The development of Internet and digital technologies have pushed media, television and entertainment to undergo a radical change. With the coming of video streaming services to Malaysia and Southeast Asia, television in the region is now challenged by a new model that aims at a large part of the audience through its new behaviors.
Following the model of the American video streaming service Netflix (who recently launched its services in several ASEAN countries), Iflix is a startup that delivers video streaming services in Malaysia and the region. Iflix’s CEO, Azran Osman-Rani, presents his company and this new model that will bring changes to media and entertainment across Southeast Asia.
The video streaming business model
Video streaming allows people to watch video on demand, not only from home on their television set, but also through their smartphones, tablets and connected devices. For a monthly subscription customers can view as much content as they want (movies, series or shows) whenever and wherever they want it, if they are connected to Internet.
Originally created by Netflix, this disruptive business model challenges the services provided by television channels as people don’t need to watch contents on their TV, at certain scheduled times defined by the channels and can therefore avoid advertising breaks. Thanks to video streaming people can for example watch a full week end of their favorite series, one episode after the other.
Not only does the video streaming model challenge the TV channel model, but since the subscription price is very low, video streaming services offers are often bought in a complementary service aside traditional TV. In the US for example, 85% of video streaming services customers also retain traditional TV.
Iflix pioneering video streaming in Malaysia and Southeast Asia
An entertainment startup
Iflix’s initial fundraising enabled it to developed a sophisticated content distribution platform before the launch, and will then primarily be used to acquire content rights so as to enhance the content portfolio available to its customers. Since its inception, Iflix has seen a great engagement from customers.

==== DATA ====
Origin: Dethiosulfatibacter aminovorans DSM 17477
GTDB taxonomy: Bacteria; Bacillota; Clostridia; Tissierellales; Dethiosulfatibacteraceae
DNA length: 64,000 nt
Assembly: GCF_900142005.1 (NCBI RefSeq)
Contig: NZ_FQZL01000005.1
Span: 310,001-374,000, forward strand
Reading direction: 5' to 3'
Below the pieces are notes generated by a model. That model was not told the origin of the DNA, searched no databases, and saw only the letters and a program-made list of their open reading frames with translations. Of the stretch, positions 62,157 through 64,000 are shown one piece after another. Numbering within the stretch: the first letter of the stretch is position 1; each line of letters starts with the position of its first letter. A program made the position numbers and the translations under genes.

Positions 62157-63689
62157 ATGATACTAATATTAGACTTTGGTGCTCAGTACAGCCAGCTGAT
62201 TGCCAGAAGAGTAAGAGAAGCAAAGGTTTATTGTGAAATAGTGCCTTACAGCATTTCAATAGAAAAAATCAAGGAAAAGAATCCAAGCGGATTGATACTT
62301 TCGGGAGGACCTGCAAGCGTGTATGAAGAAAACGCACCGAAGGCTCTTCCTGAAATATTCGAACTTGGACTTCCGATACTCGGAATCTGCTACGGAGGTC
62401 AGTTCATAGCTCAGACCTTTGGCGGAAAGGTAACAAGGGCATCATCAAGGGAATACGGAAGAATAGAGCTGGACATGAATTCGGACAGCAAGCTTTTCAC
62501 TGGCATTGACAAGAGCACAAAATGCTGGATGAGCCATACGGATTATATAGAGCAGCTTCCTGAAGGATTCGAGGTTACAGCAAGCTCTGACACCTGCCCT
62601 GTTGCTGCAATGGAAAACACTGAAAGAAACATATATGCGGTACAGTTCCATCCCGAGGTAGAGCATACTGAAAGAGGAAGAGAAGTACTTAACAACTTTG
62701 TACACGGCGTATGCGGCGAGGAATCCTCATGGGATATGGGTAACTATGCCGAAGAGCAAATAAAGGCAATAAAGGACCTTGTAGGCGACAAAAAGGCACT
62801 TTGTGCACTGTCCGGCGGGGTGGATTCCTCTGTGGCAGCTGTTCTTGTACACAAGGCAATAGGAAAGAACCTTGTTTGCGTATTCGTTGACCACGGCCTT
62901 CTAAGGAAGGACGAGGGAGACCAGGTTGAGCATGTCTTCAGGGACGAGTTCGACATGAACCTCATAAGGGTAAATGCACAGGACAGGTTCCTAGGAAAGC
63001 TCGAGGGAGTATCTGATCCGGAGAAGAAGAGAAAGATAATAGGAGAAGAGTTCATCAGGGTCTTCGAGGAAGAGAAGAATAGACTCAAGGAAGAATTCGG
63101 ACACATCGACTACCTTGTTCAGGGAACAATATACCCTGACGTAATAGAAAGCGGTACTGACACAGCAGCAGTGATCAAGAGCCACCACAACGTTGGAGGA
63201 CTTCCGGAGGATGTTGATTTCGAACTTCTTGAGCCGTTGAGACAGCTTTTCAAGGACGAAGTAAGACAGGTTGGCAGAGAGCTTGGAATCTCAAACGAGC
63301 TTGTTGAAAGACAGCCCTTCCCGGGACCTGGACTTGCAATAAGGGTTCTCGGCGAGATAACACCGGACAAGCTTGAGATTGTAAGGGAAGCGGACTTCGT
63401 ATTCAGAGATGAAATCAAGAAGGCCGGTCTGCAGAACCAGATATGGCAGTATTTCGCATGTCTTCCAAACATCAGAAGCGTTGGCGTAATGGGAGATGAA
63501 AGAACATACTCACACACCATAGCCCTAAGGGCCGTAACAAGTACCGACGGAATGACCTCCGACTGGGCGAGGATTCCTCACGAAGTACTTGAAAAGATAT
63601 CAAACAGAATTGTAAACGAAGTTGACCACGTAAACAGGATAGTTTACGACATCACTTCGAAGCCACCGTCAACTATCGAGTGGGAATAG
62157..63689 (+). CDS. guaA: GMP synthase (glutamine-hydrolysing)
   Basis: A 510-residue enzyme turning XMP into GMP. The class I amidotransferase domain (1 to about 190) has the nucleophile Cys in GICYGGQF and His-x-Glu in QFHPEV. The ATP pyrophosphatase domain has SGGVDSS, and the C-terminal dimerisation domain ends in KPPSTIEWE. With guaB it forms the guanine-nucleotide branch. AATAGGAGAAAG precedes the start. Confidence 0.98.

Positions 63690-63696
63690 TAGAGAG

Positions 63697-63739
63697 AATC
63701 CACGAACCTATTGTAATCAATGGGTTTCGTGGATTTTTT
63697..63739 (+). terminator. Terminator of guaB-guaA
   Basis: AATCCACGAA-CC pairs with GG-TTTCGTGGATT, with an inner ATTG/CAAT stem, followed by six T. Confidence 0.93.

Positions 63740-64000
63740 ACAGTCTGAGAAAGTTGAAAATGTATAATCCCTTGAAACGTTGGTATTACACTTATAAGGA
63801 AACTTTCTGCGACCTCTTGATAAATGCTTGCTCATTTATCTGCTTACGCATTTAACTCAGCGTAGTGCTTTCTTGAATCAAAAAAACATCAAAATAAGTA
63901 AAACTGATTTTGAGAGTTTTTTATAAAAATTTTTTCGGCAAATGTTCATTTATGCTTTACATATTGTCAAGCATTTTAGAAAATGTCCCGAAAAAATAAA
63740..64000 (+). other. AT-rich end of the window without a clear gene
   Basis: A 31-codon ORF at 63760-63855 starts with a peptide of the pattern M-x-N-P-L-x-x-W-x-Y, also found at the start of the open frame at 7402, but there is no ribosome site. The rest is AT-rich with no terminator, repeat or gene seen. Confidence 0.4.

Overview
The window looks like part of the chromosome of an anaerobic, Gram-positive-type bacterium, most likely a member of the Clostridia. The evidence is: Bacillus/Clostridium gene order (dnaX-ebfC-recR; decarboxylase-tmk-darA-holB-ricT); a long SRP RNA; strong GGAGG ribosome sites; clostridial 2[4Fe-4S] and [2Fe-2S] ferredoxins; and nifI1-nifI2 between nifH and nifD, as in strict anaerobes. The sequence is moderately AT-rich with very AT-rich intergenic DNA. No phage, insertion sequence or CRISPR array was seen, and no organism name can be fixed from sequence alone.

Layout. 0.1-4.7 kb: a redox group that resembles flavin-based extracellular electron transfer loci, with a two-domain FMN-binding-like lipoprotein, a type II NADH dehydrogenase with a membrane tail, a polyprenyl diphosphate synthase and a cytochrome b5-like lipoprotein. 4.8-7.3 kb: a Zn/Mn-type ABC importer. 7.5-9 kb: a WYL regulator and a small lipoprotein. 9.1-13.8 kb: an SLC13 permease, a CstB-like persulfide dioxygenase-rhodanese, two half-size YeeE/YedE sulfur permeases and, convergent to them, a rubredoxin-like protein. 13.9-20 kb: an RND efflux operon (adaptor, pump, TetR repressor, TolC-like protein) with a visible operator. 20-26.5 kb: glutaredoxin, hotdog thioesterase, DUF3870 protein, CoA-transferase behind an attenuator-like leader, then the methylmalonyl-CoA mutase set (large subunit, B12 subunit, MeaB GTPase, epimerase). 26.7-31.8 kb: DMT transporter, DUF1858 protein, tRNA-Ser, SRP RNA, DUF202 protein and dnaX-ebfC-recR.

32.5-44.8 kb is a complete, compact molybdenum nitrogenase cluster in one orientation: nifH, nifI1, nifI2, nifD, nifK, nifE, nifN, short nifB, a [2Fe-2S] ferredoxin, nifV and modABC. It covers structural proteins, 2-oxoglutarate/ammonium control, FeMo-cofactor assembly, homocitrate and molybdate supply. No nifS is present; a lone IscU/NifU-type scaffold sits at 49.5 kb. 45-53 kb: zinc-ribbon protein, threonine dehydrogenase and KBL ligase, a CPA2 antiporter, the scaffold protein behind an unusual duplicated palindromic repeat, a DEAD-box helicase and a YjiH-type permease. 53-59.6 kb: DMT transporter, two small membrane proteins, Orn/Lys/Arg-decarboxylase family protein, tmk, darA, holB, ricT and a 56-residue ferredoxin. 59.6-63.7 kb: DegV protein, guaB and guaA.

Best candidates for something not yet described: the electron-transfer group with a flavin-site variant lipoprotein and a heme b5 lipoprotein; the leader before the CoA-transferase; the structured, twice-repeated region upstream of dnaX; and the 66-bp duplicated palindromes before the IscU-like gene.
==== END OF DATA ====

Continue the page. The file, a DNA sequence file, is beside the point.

To Azran Osman-Rani, who previsously was CEO of AirAsia X, Iflix somehow comes in continuation to his previous responsibilities as video streaming is another disruptive business in Southeast Asia. Building a new brand, company and team, and scaling fast across various markets recalls his experience in AirAsia.
Challenges of video streaming in Southeast Asia
One of the main challenges of Iflix is that it comes to compete against illegal services that people use because they are free. Since Iflix’s price is so low, Azran Osman-Rani is confident that the accessibility and convenience provided will however allow it to succeed as price becomes irrelevant compared to the traditional buying of DVDs.
Its low price also allows Iflix to compete against international giants like iTunes, as for the price of one content on iTunes iFlix provides access to thousands of contents.
To compete against Netflix, Iflix will provide access to more local contents in local languages, and to compete against specific local players, such as Tonton (specializing in drama), Iflix will have a larger portfolio of international contents.
Iflix also has an engagement and recommendation engine that helps people find more interesting contents to watch from the analysis of previous contents watched, therefore providing an enhanced offer compared to companies with smaller portfolios.
Another major challenge is that in certain region of Malaysia, particularly on mobile devices (3G), infrastructure does not have enough bandwidth to support video streaming. Even though he expects to benefit from infrastructural enhancements in the coming months and years, Iflix is also developing technologies to cope with low bandwidth, such as “download in advance”, enabling people to download contents before watching them.
Videos from June 2015 by The Edge TV and Bloomberg TV Malaysia.